Who really sets the debt limit?
Let’s meet Bill and Marge. Between them they bring home $6,000 a month net of taxes. The trouble is, their lifestyle costs $7,000 month. So each month, they hit the VISA card for a cash advance.
That has worked up until now but there’s trouble on the horizon. First, each month, more money is going to pay the interest on the money they’ve already borrowed, making it necessary to borrow even more. Bill and Marge are starting to understand that they have created a vicious circle.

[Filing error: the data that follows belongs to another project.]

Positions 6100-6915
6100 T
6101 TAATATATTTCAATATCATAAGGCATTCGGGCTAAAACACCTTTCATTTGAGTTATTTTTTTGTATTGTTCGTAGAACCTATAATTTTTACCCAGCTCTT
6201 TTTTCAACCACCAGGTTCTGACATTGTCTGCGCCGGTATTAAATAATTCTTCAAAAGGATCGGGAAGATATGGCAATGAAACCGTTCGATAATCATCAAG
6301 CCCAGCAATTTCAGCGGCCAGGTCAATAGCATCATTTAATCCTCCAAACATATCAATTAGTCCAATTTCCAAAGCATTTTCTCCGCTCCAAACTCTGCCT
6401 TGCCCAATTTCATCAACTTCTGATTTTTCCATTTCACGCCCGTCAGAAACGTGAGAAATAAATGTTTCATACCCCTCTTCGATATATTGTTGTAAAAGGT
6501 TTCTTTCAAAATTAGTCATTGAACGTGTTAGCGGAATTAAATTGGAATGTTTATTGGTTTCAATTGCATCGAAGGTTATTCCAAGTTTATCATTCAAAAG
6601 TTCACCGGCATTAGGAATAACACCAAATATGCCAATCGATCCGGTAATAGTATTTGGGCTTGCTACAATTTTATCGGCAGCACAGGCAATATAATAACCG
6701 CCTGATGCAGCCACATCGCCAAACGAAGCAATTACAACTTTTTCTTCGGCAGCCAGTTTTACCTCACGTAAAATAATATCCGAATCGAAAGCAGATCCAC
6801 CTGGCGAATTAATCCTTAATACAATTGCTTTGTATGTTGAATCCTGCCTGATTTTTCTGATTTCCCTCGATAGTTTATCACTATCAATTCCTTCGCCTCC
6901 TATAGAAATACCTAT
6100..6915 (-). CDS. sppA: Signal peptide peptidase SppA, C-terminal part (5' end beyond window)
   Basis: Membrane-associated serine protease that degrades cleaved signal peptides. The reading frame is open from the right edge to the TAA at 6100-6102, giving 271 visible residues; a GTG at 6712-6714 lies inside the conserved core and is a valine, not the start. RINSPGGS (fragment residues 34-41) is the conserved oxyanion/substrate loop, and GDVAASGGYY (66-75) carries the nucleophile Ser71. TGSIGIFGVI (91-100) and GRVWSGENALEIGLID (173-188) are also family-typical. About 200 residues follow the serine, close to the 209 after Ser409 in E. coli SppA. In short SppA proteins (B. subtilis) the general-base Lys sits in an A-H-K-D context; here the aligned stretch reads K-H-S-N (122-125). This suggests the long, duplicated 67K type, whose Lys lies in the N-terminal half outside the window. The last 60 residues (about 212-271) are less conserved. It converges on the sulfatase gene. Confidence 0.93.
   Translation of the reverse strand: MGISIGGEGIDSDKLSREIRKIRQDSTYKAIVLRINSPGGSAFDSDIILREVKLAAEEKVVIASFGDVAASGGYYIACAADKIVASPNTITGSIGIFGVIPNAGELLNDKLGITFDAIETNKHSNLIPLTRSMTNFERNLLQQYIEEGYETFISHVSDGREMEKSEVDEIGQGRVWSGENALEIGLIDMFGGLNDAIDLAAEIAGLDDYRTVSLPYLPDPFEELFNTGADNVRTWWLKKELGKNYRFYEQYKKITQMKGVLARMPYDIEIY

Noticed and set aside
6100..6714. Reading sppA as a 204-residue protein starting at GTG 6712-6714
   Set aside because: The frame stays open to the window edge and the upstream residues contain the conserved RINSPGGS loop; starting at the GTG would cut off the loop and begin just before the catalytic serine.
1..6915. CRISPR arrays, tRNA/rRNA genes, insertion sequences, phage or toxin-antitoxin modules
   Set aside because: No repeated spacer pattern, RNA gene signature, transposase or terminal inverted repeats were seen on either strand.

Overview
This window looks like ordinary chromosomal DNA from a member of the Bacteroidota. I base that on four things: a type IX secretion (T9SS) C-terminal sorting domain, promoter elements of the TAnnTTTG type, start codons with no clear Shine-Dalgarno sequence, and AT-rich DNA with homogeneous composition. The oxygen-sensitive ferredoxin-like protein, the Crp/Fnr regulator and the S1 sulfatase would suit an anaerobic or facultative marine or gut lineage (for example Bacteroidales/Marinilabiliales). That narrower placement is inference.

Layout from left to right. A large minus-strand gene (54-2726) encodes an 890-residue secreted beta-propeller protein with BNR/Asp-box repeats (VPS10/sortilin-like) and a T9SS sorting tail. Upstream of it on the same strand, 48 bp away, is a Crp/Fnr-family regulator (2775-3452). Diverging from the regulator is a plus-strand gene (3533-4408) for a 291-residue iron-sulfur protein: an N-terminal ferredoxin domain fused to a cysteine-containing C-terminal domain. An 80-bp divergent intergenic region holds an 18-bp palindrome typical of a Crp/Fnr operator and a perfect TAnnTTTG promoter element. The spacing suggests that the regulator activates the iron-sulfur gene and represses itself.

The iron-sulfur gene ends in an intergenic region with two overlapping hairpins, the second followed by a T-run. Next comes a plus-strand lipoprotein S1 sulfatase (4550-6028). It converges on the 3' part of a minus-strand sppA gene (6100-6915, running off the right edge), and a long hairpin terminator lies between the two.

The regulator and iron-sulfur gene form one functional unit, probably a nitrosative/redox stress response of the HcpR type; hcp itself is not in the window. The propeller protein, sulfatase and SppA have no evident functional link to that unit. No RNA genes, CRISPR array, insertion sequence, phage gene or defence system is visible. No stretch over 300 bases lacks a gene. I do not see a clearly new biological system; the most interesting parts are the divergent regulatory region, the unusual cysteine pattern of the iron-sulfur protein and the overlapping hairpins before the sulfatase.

The second problem is that they will, with the next round of bills, max out the VISA card. They will have hit their debt ceiling. Bill and Marge met over the breakfast table and reached a bipartisan agreement to raise their debt ceiling. But they’re having trouble getting VISA to put as much store in that bipartisan agreement as Bill and Marge do. Bill and Marge will soon have to drastically reduce their lifestyle and they may go bankrupt.
If you can easily understand Bill and Marge, you can just as easily understand the federal government. Because what’s true for Bill and Marge is true for the government. Expenses cannot exceed income indefinitely. And ultimately, it’s your creditors that set your debt ceiling.